They brought out the trumpets and the tubas and the bass drums yesterday for the NFL's annual announcement of its regular-season schedule.

It was all anybody could talk about when they weren't talking about Don Imus or Larry Birkhead or Sanjaya or Pacman Jones.

The league-owned NFL Network pre-empted its new reality series, "Hanging With Rich Eisen," to announce the schedule. ESPN, which has been known to send at least two reporters to cover one of commissioner Roger Goodell's morning jogs, had a 2-hour special to discuss the new schedule and determine its effect on global warming.

ESPN labeled the release of the schedule a "new holiday." Can't wait to see the cards Hallmark comes out with to help us celebrate it.

At a table in the back of his newest restaurant, Shula's 347 Grill, located in the Philadelphia Marriott West Hotel in Conshohocken, Don Shula shook his head in amazement as he talked about the $6 billion-a-year behemoth that the NFL has become.

"I remember Super Bowl III," the 77-year-old Hall of Fame coach said of the epic game in 1969 that his heavily favored Baltimore Colts lost to Joe Namath's New York Jets. "When we got off the bus at the hotel, there were just a couple of reporters there. We walked over to the hotel lounge and I had my news conference there. Now, you've got 3,000 people covering the game.

"It's unbelievable. I turned on the television a few weeks ago and they were televising the scouting combine. Guys pumping iron and running the 40-yard dash. People can't get enough."

People can't seem to get enough of Shula these days, either. His 219-seat restaurant in Conshohocken is the latest addition to his steak-joint empire, which now numbers 26 across the country. Shula's oldest son, Dave, who coached the Cincinnati Bengals for four-plus seasons in the early '90s, runs the restaurants for his father.

When Shula isn't opening restaurants, he can be seen pitching diet food (NutriSystem) or hawking hearing aids or meds for hyptertension or playing golf or spending time with his 16 grandchildren.

Dave knew long ago that his father never would be able to remember all of the names and birthdays of his grandkids. So he came up with an idea. Bought white-paneled footballs to put in the old man's office.

"Everybody who comes in thinks they're game balls with the scores of the games on them," Shula said. "But they've got the names of my grandkids with their birthdays on them. Dave said, 'Dad, you'll never remember their names or birthdays. Now, you have no excuses.' Every time we have a new grandkid, we put another game ball up there."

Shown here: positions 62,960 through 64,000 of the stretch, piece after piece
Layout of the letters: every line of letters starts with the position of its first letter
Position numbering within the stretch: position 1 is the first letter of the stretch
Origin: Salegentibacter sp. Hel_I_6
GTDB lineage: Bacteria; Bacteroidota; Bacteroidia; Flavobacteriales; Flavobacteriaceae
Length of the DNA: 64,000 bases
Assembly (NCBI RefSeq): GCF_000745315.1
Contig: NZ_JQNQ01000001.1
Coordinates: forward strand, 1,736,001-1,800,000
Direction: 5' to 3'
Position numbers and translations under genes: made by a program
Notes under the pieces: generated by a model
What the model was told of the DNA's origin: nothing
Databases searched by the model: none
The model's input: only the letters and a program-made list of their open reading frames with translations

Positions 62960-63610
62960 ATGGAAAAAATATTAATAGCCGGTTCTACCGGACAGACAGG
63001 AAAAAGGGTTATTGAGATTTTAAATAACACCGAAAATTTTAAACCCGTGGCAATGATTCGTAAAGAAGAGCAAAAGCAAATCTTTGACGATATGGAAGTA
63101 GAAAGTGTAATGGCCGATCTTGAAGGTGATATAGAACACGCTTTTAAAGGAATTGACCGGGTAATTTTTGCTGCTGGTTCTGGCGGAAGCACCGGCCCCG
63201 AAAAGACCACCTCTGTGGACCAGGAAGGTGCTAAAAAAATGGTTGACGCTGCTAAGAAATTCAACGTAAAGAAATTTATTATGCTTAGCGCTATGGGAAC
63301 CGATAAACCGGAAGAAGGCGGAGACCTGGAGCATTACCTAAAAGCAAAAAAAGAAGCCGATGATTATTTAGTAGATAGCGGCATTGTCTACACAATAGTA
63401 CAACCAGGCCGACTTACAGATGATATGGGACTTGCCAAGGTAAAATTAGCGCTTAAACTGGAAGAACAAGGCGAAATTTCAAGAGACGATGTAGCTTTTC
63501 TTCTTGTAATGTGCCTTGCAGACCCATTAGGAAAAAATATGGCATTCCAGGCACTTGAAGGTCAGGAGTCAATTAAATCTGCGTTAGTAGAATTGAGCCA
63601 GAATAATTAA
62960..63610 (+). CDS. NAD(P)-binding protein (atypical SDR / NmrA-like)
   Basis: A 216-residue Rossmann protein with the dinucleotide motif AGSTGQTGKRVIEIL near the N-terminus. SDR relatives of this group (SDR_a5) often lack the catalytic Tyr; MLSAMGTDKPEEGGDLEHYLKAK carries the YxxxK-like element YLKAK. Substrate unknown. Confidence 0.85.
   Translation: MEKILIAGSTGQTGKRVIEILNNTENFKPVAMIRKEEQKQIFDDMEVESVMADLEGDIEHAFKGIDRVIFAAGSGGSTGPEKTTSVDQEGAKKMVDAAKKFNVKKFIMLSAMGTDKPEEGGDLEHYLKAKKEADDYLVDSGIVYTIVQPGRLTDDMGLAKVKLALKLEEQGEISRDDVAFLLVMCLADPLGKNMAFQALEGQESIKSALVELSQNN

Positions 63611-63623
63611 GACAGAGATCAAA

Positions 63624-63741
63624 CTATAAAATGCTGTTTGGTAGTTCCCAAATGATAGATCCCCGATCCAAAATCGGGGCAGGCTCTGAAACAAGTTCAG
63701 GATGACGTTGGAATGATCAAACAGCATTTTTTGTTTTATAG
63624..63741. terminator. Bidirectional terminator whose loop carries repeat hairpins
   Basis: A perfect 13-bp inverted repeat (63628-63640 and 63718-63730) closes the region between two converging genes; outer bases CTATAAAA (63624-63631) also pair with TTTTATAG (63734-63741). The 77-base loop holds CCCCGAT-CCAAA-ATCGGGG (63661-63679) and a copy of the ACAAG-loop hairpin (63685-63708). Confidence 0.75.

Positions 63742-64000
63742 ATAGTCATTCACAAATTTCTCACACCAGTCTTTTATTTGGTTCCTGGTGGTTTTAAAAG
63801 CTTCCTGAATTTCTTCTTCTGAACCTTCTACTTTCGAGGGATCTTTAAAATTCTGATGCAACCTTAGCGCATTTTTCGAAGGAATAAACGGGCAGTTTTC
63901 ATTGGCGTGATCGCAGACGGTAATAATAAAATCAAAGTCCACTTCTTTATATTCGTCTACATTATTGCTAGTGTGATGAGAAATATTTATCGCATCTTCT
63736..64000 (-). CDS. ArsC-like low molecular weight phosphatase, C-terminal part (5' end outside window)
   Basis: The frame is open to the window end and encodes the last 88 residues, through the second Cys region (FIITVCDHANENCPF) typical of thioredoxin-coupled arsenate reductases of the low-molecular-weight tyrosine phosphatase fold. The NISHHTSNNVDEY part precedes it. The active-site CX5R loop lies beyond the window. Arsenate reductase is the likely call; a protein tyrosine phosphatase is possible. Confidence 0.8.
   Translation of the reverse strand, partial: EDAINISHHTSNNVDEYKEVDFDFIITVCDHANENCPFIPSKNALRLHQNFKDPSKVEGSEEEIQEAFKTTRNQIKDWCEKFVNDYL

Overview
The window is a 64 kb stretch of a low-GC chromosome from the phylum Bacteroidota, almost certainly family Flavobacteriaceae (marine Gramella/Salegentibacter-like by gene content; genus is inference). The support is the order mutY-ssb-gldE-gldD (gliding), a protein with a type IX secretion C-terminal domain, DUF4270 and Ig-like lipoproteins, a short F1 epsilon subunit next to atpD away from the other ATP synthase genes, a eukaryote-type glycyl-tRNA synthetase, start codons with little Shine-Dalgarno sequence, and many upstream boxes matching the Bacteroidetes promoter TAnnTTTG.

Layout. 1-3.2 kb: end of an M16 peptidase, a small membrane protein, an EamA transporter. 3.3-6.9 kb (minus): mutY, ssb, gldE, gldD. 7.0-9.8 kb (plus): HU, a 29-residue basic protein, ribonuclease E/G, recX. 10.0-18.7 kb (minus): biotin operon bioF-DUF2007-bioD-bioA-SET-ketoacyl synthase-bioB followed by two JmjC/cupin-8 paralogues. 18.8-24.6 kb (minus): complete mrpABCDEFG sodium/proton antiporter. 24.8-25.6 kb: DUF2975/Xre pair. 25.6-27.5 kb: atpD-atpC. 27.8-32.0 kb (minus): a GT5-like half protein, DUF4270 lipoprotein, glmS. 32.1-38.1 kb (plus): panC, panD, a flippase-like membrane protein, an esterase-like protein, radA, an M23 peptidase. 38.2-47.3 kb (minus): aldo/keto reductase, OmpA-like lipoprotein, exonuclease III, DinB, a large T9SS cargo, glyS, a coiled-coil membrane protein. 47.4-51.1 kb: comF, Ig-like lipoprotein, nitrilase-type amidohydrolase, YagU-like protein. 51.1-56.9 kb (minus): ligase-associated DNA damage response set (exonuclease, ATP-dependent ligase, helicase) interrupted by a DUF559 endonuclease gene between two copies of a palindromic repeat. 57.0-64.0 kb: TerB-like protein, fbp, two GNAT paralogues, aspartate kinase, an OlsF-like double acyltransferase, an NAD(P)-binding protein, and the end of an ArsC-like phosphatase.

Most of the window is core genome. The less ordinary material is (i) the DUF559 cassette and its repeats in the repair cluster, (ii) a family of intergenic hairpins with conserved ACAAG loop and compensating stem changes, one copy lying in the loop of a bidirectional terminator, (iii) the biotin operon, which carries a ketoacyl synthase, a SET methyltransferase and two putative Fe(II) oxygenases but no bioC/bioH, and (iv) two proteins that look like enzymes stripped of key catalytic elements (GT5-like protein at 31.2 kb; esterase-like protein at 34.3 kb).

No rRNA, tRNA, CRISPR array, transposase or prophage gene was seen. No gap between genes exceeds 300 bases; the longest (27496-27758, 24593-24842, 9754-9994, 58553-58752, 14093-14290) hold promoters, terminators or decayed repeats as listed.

Dave is the oldest of Don and Mary Ann Shula's five children. Mike, the former head coach at the University of Alabama and now the quarterbacks coach for the Jacksonville Jaguars, is the youngest. In between are three daughters, Donna, Sharon and Annie. All five children were born in a 6-year span early in Shula's coaching career.

"The Catholic way," Dave said with a smile.

"At one time, when Dave was 19 and Mike was 13, we had five teenagers in the house at one time," Shula said. "We had more than a little excitement around the house in those days.

"But it really helped me as a coach. As I got older as a coach, there was more distance between me and the younger players. But by having young kids at home and knowing what they go through as teenagers, that helped me understand young people better."

Out of coaching since 1995, Shula got an opportunity to hang a whistle around his neck again in January when he and another former NFL head coach, Dan Reeves, coached in the East-West Shrine Game in Houston.

"I was out there for a week," Shula said. "That whole week, there wasn't one guy who was out of line. They worked hard, did all the things we asked them to do. Clean-cut guys. I didn't see any difference [in today's players]."

But he knows there are some. He reads the paper; he watches TV. He knows about Pacman Jones and Chris Henry and the dozens of other NFL players whose names have turned up on police blotters in the last year.

He applauds the get-tough stance that Goodell and NFL Players Association chief Gene Upshaw are taking, which included a 1-year suspension for Jones and an eight-game suspension for Henry.

"[Goodell] had to do something there," Shula said. "It's just gotten so out of hand. Fines don't work. They'll pay a fine and not even look back.

"But suspending them, that really hurts them. Take away their livelihood, their ability to play. Then the agent worries about it. The player worries about it. The fans get ticked off at the guy for letting his team down. His teammates feel let down. Keeping them from playing is the only thing that works." *